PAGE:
Defendants who have been convicted of a crime and those who plead guilty will have to go through the sentencing phase of the criminal justice system. For many, the unknown surrounding this component of the process is troubling. They don't know what they are going to have to deal with and they might be very worried about it.
There are many things that are considered when the court is trying to determine the person's sentence. All of these can either shorten or lengthen the sentence the person will have to serve. These include:
- The person's criminal history
- The presence or lack of regret or remorse
- The status of the person during the commission of the crime (accessory or main offender)
- Any injuries due to the crime
- The presence of cruelty or vindictive or destructive behavior
- Personal duress or stress at the time of the crime
On top of these factors, the court also has to consider what the sentencing guidelines for the charge dictate. Some charges have a mandatory minimum sentence, so the court can't go below that specific sentence but may increase that sentence. In the absence of a mandatory minimum, the judge likely has considerable leeway in deciding the sentence.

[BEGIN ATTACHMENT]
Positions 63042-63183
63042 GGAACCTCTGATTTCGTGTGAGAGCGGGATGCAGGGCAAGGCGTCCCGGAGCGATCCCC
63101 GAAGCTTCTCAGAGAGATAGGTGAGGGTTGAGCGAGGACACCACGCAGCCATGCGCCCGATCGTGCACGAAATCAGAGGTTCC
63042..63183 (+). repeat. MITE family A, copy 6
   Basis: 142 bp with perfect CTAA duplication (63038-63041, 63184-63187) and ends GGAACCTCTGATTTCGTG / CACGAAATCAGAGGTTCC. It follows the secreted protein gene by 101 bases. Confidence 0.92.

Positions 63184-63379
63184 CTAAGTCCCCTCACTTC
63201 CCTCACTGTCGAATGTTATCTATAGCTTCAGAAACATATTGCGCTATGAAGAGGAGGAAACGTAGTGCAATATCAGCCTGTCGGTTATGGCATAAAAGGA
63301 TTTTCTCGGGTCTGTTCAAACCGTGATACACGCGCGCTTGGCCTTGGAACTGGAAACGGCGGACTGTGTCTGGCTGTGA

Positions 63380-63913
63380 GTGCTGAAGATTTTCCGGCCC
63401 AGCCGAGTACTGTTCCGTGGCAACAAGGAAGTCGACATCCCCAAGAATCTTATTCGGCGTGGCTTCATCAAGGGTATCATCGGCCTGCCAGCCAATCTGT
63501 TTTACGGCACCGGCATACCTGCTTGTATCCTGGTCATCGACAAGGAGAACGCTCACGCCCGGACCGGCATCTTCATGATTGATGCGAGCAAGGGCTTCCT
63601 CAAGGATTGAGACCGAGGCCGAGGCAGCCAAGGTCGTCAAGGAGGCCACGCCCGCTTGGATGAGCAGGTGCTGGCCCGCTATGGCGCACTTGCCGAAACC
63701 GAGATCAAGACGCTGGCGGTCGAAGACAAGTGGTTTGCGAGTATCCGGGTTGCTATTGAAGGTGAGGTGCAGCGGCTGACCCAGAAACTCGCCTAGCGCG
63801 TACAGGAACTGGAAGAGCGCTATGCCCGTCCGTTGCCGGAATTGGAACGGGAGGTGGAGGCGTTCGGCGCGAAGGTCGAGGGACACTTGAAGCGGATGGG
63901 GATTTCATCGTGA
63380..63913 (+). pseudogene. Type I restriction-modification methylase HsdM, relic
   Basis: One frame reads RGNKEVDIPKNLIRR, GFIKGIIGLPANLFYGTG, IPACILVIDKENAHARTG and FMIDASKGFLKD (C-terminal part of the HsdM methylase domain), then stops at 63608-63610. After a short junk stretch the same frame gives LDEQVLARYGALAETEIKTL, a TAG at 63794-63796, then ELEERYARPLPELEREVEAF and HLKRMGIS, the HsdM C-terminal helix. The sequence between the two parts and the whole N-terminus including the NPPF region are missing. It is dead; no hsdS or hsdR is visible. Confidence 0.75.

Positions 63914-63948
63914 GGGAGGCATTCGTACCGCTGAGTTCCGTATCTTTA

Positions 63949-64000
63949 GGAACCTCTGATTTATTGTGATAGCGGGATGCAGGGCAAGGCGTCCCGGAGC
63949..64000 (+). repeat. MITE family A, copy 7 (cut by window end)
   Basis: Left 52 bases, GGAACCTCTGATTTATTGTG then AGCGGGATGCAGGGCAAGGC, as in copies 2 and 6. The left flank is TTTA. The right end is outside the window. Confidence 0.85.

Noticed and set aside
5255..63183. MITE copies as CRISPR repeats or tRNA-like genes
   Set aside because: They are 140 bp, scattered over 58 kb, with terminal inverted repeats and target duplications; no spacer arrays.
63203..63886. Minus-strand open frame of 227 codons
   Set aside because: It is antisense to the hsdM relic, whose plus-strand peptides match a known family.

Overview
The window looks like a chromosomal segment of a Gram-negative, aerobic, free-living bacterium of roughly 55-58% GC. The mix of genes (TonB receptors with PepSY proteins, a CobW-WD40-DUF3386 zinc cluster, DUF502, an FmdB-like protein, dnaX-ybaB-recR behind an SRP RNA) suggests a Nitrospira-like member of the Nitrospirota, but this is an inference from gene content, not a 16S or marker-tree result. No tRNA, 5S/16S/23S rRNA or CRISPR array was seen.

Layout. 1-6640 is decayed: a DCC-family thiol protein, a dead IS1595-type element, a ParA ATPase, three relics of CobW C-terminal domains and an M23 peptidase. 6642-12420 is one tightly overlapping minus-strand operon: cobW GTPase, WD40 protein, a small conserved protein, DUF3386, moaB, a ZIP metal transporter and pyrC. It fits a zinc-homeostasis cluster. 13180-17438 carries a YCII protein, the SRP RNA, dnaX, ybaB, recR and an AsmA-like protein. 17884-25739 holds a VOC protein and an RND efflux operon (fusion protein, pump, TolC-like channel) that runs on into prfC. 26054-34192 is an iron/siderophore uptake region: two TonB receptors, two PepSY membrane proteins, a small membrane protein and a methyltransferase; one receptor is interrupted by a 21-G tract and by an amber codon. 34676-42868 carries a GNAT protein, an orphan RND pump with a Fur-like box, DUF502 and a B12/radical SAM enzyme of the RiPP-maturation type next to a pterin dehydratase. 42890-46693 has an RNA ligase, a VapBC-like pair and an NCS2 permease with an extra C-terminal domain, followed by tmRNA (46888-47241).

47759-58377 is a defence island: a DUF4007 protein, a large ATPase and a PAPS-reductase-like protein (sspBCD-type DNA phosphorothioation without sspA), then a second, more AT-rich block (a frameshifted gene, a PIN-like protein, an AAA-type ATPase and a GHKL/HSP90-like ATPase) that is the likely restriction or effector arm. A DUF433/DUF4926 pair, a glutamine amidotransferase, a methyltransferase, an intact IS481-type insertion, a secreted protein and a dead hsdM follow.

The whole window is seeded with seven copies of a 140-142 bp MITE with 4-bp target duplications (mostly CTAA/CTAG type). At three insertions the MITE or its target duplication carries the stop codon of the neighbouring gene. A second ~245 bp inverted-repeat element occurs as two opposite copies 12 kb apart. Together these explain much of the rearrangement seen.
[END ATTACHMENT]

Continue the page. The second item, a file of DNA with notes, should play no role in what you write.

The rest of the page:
Judges can usually decide to place a person on probation, require them to do community service, pay a fine, go through a pretrial diversion program, use suspended sentences and/or serve time in jail or prison. Before you begin working on your defense, you should find out what is possible in your case and use that information to decide on a course of action.